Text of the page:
Rebecca Walker
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HER MOTHER'S DAUGHTER,
By Sara Sklaroff, © Washington Post, 03/18/2007

     
 

A thoughtful memoir by Alice Walker's only child.


Rebecca Walker comes to her ambivalence by birth. The biracial daughter of divorced parents, she spent her childhood moving between two households on opposite coasts -- and between two radically different ways of life. She is also a product of 1970s feminism, a member of "the first generation of women to grow up thinking of children as optional." Her mother, the novelist Alice Walker, has written of her own mixed feelings about having a child; now it is Rebecca's turn. Her new memoir is a thoughtful and amusing play-by-play of pregnancy and birth, investigating the difference between the theory surrounding motherhood and the scary, messy, snuggly practice of it.

She barely got beyond the theory phase. During her eight-year relationship with the musician Meshell Ndegeocello, the two women had asked a male friend to serve as birth father -- "the natural way, no turkey basters." They considered moving as a group to Europe, "where I could write and be cared for by the thriving holistic midwifery and healing network. I could learn French, and the baby could be bilingual, and we could live in one of those charming villages in Switzerland." The arrangement fell apart after a first failed try at conception.

But that's just backstory. The 30-something Walker who learns she is pregnant on page 1 of Baby Love is somewhat more grounded, no small thanks to her new partner, Glen, the baby's father, seemingly a model of well-adjusted, nurturing manhood. He rejects her "polytheistic fiesta" childbirth fantasy, in which "everyone I know and love will climb into the hot tub-cum-birthing pool with me," massaging her scalp with lavender oil and feeding her organic chocolate cake. But mostly she worries about the usual stuff: What kind of hospital? Amnio or no? And can they even afford a kid? Consulting an array of health professionals (homeopath, Tibetan doctor, birth doula, et al.), she decries the medicalization of pregnancy and society's lack of support for pregnant women but delights in buying haute maternity wear. Ultimately, the actual birth brings her further down to Earth: "I retract my judgment of every woman who has had or will have a scheduled C-section," she declares. Yes, the pain is that bad.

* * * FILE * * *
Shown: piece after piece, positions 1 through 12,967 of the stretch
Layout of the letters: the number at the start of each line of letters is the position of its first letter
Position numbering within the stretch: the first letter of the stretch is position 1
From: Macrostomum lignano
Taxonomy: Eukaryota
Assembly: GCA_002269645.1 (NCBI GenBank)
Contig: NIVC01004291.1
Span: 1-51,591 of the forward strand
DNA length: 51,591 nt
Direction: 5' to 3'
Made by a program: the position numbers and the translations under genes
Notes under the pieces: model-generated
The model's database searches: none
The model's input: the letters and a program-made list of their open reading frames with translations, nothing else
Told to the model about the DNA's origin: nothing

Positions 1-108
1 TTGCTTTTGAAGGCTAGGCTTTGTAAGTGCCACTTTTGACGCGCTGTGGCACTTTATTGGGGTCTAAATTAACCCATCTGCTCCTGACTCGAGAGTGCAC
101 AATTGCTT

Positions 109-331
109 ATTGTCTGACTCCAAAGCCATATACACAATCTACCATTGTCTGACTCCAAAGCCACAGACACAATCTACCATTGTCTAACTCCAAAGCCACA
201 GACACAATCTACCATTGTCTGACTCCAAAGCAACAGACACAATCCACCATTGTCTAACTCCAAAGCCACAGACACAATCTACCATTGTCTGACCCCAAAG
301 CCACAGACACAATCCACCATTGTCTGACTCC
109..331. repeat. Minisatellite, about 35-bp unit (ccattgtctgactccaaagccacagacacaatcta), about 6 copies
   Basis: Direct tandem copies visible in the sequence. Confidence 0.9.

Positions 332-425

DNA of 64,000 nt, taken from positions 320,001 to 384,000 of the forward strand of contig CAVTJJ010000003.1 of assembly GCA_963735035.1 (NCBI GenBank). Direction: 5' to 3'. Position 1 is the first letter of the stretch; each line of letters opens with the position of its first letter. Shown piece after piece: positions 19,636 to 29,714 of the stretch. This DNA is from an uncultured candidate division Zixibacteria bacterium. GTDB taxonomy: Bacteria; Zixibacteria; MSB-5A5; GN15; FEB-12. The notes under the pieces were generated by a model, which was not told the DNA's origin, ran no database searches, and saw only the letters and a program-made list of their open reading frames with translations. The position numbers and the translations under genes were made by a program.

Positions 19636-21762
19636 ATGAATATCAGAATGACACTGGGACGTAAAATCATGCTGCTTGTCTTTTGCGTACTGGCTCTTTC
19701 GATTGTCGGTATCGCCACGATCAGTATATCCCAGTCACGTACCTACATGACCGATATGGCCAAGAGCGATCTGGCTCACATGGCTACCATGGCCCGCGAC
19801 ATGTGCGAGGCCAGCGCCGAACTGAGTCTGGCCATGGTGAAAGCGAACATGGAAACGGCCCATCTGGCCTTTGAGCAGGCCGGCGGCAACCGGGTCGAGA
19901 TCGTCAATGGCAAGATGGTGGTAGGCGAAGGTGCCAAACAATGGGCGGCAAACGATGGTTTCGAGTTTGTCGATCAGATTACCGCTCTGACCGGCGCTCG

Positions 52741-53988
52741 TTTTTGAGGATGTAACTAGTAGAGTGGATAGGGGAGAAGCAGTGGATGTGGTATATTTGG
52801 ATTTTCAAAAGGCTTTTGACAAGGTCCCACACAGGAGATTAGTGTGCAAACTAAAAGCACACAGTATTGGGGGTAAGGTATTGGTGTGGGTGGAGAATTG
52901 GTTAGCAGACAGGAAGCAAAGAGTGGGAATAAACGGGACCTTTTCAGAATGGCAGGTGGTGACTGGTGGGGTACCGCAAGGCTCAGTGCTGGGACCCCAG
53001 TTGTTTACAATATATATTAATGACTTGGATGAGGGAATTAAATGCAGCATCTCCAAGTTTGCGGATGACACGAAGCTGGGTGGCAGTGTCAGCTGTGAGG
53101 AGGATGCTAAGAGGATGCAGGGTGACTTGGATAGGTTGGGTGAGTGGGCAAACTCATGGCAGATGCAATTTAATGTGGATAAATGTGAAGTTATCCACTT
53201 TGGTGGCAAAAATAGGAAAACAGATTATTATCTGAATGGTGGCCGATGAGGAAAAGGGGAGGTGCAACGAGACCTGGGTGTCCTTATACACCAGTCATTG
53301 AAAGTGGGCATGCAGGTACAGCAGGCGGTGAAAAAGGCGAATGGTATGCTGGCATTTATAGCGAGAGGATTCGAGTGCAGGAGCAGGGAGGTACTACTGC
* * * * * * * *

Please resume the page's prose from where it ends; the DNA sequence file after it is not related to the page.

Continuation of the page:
Baby Love never mentions Alice Walker by name, and some readers may not infer the connection. Regardless, Rebecca's mother does not come off well. For years, she kept a sign over her desk comparing her young daughter to the obstacles faced by great women writers -- Virginia Woolf's madness, Zora Neale Hurston's poverty and ill health. "You have Rebecca," the sign reminded her, "who is much more delightful and less distracting than any of the calamities above." Walker had the right to say that (she concludes one important essay by quoting that sign in full), but for her daughter, there were consequences to being considered a "calamity," no matter how prettily it's put.

When Rebecca told her mother she was pregnant, Alice was hardly effusive. Later in the pregnancy, she suddenly threatened to denounce Rebecca in a letter to the online magazine Salon, which had recently quoted a passage from her memoir ( Black White and Jewish) that criticized her parents. "She called me a liar, a thief . . . and a few other completely discrediting unmentionables," reports Rebecca. Alice backed down, but there were more confrontations via e-mail: "She writes that she has been my mother for thirty years and is no longer interested in the job."

By the time Rebecca's son was born, they were no longer in communication. Perhaps because of the book's journal format, which puts big and small events on an equal footing, these developments don't get the attention they deserve. Nor do we know for sure what Alice's side of the story is -- though to be fair, this isn't her book.

Rebecca has lived most of her life similarly to her mother, valuing personal independence over all else. Getting pregnant changed that. "Until you become a mother, you're a daughter," Rebecca writes. In her case, that also means a chance to be the parent she wishes she'd had. But lest she hold herself to too high a standard, it's worth considering that motherhood is, by nature, a bifurcating force: Childbirth threatens to split you literally in two, but good parenting does it emotionally, again and again. Ambivalence goes with the territory. ?

Sara Sklaroff is a Washington-based writer and editor.

 

 

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